From today's UK papers

June 11, 2001

Financial Times

US President George W. Bush is to use his first trip to Europe to offer millions of dollars in new research spending as an alternative to the Kyoto accord on climate change, which he has rejected.

Software developed by scientists at the Defence Evaluation and Research Agency to prevent the propagation of computer viruses by email is to be made available free on the internet.

The cost of inventing a new medicine could tumble from $880 million to $580 million (£420m) as a result of productivity gains sparked by the genomics revolution, according to The Boston Consulting Group.

John Quelch, outgoing dean of London Business School, has accepted a position as senior associate dean and professor of business administration at Harvard Business School.

The Guardian

Airlines are refusing to assist research into "economy class syndrome" and are failing to offer travellers sufficient warning about the potentially fatal condition of blood clots, according to scientists from Britain and Australia.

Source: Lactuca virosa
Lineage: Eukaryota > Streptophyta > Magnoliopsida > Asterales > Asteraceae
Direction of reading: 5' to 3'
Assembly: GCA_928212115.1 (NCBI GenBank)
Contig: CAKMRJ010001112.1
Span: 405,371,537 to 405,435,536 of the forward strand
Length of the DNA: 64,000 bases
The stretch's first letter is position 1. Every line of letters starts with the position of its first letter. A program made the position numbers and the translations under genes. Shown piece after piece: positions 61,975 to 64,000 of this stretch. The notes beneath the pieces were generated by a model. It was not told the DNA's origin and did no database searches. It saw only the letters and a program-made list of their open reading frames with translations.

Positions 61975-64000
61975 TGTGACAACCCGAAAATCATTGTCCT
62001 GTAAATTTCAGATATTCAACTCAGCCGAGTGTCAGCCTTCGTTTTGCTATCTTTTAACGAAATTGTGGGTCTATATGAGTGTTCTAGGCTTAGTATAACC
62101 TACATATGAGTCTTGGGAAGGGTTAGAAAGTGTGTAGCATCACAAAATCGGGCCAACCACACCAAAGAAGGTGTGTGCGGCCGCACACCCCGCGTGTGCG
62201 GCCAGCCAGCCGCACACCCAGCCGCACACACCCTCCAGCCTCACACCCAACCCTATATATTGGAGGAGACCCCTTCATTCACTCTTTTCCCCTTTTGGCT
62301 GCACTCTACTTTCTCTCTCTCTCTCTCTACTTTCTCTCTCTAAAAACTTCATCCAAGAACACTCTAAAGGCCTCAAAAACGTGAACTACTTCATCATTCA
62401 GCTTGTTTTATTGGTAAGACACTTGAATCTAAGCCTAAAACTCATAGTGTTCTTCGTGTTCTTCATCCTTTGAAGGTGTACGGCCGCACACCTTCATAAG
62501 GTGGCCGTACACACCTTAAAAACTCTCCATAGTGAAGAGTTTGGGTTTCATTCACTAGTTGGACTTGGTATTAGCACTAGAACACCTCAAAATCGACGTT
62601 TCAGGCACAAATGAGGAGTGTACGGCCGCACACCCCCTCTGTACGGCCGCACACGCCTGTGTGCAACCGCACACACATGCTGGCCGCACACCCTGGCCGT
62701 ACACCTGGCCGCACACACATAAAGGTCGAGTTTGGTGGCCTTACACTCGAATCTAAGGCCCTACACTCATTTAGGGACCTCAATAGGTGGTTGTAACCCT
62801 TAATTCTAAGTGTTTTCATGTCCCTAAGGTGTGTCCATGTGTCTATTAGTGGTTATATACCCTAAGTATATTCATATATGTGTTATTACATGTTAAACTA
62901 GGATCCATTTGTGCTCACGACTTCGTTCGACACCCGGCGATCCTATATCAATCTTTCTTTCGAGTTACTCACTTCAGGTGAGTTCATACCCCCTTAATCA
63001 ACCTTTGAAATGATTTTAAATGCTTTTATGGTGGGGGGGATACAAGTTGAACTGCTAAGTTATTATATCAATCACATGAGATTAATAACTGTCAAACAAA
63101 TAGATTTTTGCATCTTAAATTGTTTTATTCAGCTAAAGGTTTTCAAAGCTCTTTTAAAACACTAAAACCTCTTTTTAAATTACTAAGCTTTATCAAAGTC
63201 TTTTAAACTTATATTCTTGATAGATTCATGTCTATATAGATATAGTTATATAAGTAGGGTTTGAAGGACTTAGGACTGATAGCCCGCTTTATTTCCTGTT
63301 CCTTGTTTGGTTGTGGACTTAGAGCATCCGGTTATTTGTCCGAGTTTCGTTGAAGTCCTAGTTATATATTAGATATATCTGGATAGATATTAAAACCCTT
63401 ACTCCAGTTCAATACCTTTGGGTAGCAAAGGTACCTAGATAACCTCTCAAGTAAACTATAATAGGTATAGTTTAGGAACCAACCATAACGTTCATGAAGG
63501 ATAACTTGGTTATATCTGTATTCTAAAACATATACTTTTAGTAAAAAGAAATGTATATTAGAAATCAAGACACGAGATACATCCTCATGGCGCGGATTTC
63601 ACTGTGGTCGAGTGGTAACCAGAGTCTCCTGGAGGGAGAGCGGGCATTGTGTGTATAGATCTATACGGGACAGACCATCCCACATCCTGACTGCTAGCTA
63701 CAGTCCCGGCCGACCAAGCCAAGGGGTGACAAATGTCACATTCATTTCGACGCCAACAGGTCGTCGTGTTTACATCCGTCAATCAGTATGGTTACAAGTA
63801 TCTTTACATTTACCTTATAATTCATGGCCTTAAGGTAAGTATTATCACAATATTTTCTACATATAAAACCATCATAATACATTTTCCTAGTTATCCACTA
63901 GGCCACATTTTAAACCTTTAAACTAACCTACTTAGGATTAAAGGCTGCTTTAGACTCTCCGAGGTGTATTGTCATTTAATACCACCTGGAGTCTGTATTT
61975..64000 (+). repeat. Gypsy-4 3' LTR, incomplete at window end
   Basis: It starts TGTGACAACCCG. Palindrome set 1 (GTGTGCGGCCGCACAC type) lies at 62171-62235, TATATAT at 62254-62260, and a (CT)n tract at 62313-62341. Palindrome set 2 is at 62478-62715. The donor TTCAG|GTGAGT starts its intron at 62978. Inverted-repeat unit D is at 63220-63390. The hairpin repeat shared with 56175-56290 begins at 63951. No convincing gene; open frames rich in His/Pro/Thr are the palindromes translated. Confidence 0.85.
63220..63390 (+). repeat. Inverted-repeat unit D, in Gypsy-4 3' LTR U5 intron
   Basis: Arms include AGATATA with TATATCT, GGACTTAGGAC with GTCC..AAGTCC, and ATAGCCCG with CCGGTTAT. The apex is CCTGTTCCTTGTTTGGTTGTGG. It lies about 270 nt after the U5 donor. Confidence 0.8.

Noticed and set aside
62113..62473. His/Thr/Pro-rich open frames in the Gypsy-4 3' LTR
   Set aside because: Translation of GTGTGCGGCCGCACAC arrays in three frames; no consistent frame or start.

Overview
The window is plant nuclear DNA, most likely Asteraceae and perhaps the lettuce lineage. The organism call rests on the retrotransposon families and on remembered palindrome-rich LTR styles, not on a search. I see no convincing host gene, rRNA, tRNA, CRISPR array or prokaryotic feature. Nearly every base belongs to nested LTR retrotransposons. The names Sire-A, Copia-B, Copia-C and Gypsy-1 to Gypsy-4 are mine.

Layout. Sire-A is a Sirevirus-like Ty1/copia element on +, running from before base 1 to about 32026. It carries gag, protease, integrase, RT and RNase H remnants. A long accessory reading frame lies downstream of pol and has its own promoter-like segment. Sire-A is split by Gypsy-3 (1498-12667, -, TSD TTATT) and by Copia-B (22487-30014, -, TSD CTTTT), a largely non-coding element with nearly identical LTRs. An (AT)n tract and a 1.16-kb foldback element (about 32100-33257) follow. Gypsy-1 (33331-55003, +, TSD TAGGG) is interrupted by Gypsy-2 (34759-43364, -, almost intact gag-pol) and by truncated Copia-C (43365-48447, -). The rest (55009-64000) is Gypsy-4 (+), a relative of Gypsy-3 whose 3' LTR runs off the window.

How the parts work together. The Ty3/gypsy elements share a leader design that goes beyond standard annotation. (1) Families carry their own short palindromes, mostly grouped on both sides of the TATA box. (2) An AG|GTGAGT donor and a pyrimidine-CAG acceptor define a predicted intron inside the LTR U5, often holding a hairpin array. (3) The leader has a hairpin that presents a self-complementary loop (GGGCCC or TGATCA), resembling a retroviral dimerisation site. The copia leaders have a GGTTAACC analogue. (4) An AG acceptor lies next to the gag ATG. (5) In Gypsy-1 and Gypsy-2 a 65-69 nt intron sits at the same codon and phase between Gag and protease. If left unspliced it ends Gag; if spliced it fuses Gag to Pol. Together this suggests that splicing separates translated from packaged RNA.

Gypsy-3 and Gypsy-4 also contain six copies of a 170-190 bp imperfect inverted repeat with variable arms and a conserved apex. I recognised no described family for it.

An academic who claims most Europeans are descended from just seven women has had his theory seized upon by racists. ( Guardian 2 )

Daily Mail

Pupils with a brother or sister do better in exams than only children or those from larger families, a study from Institute of Social and Economic Research at Essex University has found.

The theories on Mozart's death could fill a medical encyclopedia, but according to research from the Puget Sound Veterans Affairs Medical Center in Seattle, there may be a far more surprising culprit than anything previously suggested - pork cutlets.


Nick Tate, chief executive of the Qualifications and Curriculum Authority and the government adviser behind the introduction of the controversial AS-level exam, has admitted the system has gone wrong. ( Independent, Daily Mail, Daily Telegraph )

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